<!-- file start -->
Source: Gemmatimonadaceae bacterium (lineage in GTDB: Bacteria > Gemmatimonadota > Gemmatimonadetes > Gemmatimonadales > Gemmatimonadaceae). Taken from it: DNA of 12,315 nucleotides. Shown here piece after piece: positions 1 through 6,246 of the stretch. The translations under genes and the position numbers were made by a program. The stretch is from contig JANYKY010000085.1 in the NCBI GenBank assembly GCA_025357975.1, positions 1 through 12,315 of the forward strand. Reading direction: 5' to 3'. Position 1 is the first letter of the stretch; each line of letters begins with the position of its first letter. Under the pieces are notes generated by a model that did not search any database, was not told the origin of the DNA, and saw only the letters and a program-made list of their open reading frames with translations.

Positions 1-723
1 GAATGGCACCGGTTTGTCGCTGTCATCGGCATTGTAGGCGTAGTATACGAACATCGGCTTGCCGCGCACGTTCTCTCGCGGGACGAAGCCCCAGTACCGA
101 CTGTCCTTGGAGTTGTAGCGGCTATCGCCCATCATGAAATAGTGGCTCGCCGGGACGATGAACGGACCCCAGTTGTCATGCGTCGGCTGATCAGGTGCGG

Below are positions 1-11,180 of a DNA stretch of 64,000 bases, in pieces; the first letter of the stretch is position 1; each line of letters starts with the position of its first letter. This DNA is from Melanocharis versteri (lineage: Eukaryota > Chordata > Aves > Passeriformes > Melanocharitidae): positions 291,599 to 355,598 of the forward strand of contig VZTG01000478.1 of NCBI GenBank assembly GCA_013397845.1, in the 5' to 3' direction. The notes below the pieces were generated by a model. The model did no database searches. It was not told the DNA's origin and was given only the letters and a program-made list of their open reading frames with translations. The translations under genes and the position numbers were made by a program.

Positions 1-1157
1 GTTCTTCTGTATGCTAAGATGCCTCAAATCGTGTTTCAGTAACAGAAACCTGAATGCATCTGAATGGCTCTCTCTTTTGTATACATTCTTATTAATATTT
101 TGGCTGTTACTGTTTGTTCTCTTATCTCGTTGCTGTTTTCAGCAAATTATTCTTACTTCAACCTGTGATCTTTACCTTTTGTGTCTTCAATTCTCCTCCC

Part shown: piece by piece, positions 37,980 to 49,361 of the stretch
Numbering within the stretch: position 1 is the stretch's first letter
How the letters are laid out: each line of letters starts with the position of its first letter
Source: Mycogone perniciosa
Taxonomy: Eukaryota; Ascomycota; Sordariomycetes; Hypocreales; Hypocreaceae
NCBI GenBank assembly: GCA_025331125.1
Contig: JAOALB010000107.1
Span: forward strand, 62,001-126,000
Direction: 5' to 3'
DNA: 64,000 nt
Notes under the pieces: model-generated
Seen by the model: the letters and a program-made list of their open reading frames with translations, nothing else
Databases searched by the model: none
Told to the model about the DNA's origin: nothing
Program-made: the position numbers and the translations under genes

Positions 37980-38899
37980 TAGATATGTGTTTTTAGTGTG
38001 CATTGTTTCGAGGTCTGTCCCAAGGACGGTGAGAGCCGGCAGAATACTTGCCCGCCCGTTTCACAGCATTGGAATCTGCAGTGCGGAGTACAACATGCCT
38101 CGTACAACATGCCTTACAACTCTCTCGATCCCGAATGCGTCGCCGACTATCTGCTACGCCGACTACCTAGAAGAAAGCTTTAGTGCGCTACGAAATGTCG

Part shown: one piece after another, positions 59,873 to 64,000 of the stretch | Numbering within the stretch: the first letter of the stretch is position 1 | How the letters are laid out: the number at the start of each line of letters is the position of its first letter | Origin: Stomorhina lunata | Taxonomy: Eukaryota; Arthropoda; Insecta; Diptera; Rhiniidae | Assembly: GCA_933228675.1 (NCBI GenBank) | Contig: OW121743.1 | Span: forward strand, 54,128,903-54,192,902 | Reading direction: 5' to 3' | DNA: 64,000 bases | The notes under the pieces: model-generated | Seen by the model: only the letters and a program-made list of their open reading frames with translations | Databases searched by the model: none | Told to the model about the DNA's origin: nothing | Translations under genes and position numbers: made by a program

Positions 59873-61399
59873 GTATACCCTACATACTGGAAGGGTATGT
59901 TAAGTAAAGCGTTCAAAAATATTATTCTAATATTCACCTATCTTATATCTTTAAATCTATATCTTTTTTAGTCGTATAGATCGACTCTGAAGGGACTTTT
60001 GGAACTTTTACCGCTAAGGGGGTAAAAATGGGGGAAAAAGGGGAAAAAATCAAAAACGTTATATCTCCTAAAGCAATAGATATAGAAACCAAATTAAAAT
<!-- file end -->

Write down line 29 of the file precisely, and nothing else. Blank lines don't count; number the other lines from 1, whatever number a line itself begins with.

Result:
Positions 59873-61399